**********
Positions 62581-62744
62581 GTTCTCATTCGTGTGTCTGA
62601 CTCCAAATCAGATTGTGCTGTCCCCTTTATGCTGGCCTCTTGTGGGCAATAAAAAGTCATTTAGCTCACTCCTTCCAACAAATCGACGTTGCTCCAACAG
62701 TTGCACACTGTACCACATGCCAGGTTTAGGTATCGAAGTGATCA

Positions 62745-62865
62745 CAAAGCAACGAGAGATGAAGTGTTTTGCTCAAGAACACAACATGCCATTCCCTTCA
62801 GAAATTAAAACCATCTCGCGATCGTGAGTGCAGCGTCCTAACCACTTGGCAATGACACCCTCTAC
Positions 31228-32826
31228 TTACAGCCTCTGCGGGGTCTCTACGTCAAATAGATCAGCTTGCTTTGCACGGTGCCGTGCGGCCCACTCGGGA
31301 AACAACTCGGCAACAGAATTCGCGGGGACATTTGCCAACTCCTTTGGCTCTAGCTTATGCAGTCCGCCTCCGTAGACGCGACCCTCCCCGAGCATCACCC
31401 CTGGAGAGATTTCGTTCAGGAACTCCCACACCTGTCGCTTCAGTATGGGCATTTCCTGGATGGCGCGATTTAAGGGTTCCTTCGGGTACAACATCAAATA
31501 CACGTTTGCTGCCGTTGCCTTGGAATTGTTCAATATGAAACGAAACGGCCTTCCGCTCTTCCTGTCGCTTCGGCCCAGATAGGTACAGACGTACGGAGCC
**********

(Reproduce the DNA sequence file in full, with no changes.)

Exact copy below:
Positions 62581-62744
62581 GTTCTCATTCGTGTGTCTGA
62601 CTCCAAATCAGATTGTGCTGTCCCCTTTATGCTGGCCTCTTGTGGGCAATAAAAAGTCATTTAGCTCACTCCTTCCAACAAATCGACGTTGCTCCAACAG
62701 TTGCACACTGTACCACATGCCAGGTTTAGGTATCGAAGTGATCA

Positions 62745-62865
62745 CAAAGCAACGAGAGATGAAGTGTTTTGCTCAAGAACACAACATGCCATTCCCTTCA
62801 GAAATTAAAACCATCTCGCGATCGTGAGTGCAGCGTCCTAACCACTTGGCAATGACACCCTCTAC
Positions 31228-32826
31228 TTACAGCCTCTGCGGGGTCTCTACGTCAAATAGATCAGCTTGCTTTGCACGGTGCCGTGCGGCCCACTCGGGA
31301 AACAACTCGGCAACAGAATTCGCGGGGACATTTGCCAACTCCTTTGGCTCTAGCTTATGCAGTCCGCCTCCGTAGACGCGACCCTCCCCGAGCATCACCC
31401 CTGGAGAGATTTCGTTCAGGAACTCCCACACCTGTCGCTTCAGTATGGGCATTTCCTGGATGGCGCGATTTAAGGGTTCCTTCGGGTACAACATCAAATA
31501 CACGTTTGCTGCCGTTGCCTTGGAATTGTTCAATATGAAACGAAACGGCCTTCCGCTCTTCCTGTCGCTTCGGCCCAGATAGGTACAGACGTACGGAGCC